Pickleball is new to the Norfolk Family YMCA’s line-up.
And people couldn’t be more happy about it.
“I love (pickleball). It’s a sport I can play. Tennis I can play, but when you’re my age, your eyesight just doesn’t stay with you,” said 81-year-old Byron Ballantyne of Norfolk. “I think it’s great because there’s a lot of people who are in the same boat as I am. Tennis is pretty demanding for the senior citizens — physically — and this is not.”
Pickleball is similar to tennis, but it also has elements of badminton and ping-pong. The court is 20-by-44-feet, which includes a 7-foot “kitchen,” which is the non-volley zone on the court. Participants use paddles to hit a wiffle ball over a 3-foot high net.
According to the USA Pickleball Association, the ball is served underhanded and must land in the opposite diagonal court past the kitchen.
The ball must bounce once before being returned, and again before being returned by the serving team. Once the ball has bounced and been returned by each team, volleying may continue with or without bounces, only if participants are outside of the kitchen.
Games are played to 11, with points only be scored by the serving team. A two-point spread wins the game.
Barb Preusker, marketing director of the Norfolk Family YMCA, said she first had teenagers play pickleball this past spring during post-prom parties with the intent of offering it to seniors later on.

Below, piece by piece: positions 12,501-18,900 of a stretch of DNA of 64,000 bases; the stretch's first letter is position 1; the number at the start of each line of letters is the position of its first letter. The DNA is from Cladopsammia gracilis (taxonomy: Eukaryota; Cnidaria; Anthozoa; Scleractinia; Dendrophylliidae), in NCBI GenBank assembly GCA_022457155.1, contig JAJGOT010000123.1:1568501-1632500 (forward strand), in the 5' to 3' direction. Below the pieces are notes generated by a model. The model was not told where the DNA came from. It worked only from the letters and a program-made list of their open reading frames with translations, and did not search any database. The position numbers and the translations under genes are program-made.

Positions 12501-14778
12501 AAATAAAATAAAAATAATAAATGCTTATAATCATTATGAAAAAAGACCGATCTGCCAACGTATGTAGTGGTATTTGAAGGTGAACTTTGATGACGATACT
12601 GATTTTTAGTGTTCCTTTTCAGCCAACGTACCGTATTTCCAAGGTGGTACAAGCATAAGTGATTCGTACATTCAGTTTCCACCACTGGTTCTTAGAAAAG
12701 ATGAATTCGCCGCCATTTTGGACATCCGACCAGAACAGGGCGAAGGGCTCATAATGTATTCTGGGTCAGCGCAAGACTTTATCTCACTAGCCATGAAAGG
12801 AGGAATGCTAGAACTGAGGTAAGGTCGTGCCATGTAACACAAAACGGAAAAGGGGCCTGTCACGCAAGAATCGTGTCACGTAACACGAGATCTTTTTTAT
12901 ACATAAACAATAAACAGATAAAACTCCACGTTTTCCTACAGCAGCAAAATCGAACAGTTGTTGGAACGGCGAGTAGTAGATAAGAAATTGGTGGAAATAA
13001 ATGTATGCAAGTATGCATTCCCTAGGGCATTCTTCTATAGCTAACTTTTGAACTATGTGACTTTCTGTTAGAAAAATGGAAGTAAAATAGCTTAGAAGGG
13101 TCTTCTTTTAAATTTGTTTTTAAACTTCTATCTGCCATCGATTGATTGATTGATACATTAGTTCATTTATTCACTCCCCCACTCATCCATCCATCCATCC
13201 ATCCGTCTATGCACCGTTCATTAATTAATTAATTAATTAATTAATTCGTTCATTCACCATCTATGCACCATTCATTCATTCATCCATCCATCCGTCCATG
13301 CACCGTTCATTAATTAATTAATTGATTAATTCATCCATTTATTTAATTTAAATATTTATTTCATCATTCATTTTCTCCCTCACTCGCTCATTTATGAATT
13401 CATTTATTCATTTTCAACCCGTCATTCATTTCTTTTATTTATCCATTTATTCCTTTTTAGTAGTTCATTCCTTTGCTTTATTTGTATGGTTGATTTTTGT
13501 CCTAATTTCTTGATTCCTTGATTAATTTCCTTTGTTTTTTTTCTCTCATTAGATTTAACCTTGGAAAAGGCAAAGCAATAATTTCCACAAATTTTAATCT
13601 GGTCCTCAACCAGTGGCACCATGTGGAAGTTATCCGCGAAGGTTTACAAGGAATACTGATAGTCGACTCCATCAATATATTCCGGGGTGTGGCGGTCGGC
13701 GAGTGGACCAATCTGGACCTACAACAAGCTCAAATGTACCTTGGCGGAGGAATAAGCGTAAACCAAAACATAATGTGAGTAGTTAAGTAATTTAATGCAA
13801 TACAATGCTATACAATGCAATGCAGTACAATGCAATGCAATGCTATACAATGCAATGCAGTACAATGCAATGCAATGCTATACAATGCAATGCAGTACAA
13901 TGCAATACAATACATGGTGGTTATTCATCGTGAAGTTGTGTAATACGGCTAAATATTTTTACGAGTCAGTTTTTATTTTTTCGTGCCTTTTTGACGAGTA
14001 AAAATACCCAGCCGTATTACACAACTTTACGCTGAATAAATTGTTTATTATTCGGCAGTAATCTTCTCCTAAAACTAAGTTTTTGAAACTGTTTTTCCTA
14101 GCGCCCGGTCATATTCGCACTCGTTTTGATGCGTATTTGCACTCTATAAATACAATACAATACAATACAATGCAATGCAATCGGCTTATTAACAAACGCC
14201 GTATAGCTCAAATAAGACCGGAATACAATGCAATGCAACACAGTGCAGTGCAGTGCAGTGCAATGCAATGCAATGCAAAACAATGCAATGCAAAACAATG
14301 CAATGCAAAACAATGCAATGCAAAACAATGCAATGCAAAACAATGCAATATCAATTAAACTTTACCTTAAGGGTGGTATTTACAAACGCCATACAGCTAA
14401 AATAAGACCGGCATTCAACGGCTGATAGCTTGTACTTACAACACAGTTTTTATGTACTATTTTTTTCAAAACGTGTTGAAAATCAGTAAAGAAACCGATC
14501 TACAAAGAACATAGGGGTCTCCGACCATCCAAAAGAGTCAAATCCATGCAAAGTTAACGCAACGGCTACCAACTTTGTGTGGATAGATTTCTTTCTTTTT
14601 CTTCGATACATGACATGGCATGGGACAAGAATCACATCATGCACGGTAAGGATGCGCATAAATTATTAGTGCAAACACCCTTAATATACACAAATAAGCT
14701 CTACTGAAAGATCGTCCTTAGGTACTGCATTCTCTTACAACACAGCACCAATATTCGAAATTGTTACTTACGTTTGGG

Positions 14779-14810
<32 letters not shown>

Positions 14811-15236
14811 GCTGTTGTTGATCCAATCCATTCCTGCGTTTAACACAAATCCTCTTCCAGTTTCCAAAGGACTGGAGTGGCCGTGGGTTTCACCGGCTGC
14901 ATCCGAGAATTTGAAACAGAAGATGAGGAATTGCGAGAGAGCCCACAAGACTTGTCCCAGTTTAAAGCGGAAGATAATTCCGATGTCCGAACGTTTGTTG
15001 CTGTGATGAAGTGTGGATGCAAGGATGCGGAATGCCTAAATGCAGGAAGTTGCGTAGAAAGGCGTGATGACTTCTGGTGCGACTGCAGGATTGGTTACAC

“In my heart, the biggest reason was, we don’t have a lot of things for seniors to do in this area,” Preusker said. “So that’s the reason we started with 55 and up, with every intention of going to teens as well, and everyone in between.”
Preusker said pickleball, which the Y is offering at the Norfolk Family YMCA Tennis and Pickleball Center, is good for hand-eye coordination, agility and balance.
It’s not out of the question to work up a sweat while playing, either, according to Maralyn Reznicek.
“It gives me a good workout,” Reznicek said. “In fact, I’ve lost some weight.”
Reznicek, who played tennis when she was younger, started playing pickleball in May. She said it wasn’t a difficult sport to learn, although at the beginning, it can be a little hit-and-miss.
“Well sometimes you feel foolish when you swing and miss, but it wasn’t that difficult to pick up. Anybody can pick it up and play,” Reznicek said. “You don’t have to be athletic to play and you don’t have to move a lot — fewer bodily injuries that way.”
Linda Carlson, along with her husband, Chris, also started playing this past summer. She said it was a cold start at first because it was all new to her.
“It was pretty bad the first two games. I told Chris I wasn’t coming back. I was too embarrassed because I couldn’t hit the ball,” Linda Carlson said. “But it got better. I think I do pretty good. It just takes practice and understanding the size of your paddle and the ball drops all the time, so you have to play on that, too.”
The Carlsons agree the best part about pickleball is the friendships that develop.
“(It’s) the people. Sometimes I like to stop to have a break so we can just visit,” Chris Carlson said. “I think it’s a chance for seniors in the Norfolk area to have good exercise and fellowship.”
Preusker said the Y will soon offer pickleball leagues and plans on opening the sport up for birthday, office and bridal parties.
“Just come out,” Preusker said. “You’ll have a great time.”